The rabies vaccine is administered as a series of 3-4 shots over the span of a month. The initial dose primes the immune system, followed by subsequent doses to strengthen the antibody response over time.

This allows people’s bodies to develop immunity to rabies before any exposure occurs. If a pre-vaccinated person is later exposed to rabies, they still require two vaccine boosters but do not need the rabies immunoglobulin shot.

Post-exposure treatment

Those who have not received pre-exposure vaccinations can still develop immunity after potential rabies exposure. This post-exposure treatment consists of:

– A dose of human rabies immunoglobulin (HRIG) – This provides some immediate antibodies until the vaccine has time to build up immunity. The HRIG is injected at the exposure site to provide faster protection to the central nervous system.

– A series of 4 rabies vaccine doses over 14 days – This triggers the immune system to start producing its own antibodies against the rabies virus. The vaccines are effective in preventing the virus from progressing if administered promptly after exposure.

How long does rabies immunity last?

The rabies antibodies created after vaccination provide immunity that lasts for years. On average, the rabies vaccine protects for:

– Pre-exposure – Immunization with the 3-4 dose series typically protects for 2-3 years initially. Booster shots are recommended after that time to maintain immunity.

– Post-exposure – The 4 dose vaccine series along with HRIG after an exposure provides immunity for at least 6-12 months. Additional boosters may be suggested after a year.

Can you get rabies if vaccinated?

It is extremely rare for someone who completed the full course of pre- or post-exposure rabies vaccinations to still contract the disease. However, no vaccine is 100% effective.

According to the CDC, there have been at least 15 documented cases of vaccine failures worldwide, most due to improper vaccine administration. It’s estimated that the rabies vaccine confers immunity in over 99% of those vaccinated. Prompt administration and completion of the vaccine regimen offers the best protection.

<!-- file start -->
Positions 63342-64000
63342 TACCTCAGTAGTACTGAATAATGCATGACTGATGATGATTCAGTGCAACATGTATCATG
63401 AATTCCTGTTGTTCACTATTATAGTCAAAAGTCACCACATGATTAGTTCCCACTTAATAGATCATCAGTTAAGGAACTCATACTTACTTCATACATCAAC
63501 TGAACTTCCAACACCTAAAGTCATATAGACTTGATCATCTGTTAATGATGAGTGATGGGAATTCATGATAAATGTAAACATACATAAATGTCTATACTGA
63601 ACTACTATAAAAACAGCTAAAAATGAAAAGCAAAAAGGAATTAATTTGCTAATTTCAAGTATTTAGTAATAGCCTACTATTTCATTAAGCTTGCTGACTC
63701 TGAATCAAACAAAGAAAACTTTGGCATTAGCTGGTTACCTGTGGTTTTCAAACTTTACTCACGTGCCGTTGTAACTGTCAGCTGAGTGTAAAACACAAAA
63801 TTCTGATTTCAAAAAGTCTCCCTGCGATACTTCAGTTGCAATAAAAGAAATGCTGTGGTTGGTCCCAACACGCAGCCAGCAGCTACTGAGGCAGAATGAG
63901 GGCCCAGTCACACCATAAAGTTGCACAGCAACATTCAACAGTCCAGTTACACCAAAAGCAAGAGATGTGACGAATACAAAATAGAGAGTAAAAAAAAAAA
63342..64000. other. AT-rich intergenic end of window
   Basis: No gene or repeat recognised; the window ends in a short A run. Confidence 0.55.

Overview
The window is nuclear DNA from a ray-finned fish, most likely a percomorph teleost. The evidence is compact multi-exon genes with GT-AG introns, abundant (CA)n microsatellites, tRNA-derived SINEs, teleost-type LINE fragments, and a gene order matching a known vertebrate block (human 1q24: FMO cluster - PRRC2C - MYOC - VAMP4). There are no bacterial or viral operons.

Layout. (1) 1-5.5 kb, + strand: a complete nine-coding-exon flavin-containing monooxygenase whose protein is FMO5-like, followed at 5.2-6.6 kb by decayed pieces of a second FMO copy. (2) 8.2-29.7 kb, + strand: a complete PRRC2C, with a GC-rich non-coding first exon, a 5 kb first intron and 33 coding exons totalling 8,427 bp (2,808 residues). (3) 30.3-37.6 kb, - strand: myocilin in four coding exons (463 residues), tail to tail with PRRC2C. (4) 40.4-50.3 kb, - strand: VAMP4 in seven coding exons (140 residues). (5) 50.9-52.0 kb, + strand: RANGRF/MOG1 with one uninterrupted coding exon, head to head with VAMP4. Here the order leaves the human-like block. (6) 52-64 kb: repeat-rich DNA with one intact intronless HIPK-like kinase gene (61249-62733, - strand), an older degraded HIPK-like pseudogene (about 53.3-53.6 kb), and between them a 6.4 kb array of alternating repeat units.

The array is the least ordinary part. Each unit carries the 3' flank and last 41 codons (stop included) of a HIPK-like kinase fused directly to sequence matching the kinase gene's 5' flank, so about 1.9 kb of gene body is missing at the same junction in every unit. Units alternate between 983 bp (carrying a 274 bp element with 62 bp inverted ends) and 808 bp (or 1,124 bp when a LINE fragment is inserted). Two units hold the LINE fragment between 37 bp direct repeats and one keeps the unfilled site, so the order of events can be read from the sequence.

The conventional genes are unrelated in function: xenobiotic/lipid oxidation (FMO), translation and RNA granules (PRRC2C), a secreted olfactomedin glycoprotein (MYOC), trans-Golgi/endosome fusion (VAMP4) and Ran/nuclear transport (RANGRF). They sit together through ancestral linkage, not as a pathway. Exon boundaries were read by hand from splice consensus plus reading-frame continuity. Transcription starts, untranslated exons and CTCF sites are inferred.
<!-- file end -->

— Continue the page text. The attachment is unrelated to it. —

Who is at higher risk of rabies?

While any mammal can contract and transmit rabies, the level of risk depends on several factors:

Geographical location

Rabies risk is higher in certain regions of the world:

Region Estimated rabies deaths per year
Africa 24,000
Asia 35,000
Americas 2,500
Europe 2,900

Rabies is considered endemic in many parts of Asia, Africa, and Central and South America. Certain countries like India and China see thousands of rabies deaths annually. Travelers to these higher risk areas have a greater chance of exposure.

Occupational exposure

People who frequently come in contact with animals like veterinarians, wildlife specialists, and animal control personnel have higher occupational exposure risks. Animal shelters, kennels, and laboratories handling rabies also pose more risk.

Lack of animal vaccinations

In areas where routine pet vaccination is less common, stray dog populations are larger, or wild animals like foxes and raccoons harbor more rabies, human transmission is more likely. Vaccination of domestic dogs and cats is key to reducing this risk.

Age and inability to communicate

Younger children who cannot effectively communicate and report exposures are at increased risk. Bites and scratches can go unnoticed and unreported more easily with small children.


While a rabies infection often leads to a tragic outcome, there are preventive steps that can be taken:

– Pre-exposure vaccination if at higher risk
– Avoiding contact with wild animals
– Promptly washing bite and scratch wounds
– Reporting any potential exposure to medical professionals
– Receiving post-exposure treatment if exposed

Vaccination continues to be the most effective strategy we have to prevent rabies virus from taking hold in the body after an exposure. While not 100% protective, today’s modern rabies vaccines confer immunity and protection from this dangerous disease in nearly all who receive them. Being proactive and avoiding high risk situations remains our best defense against rabies.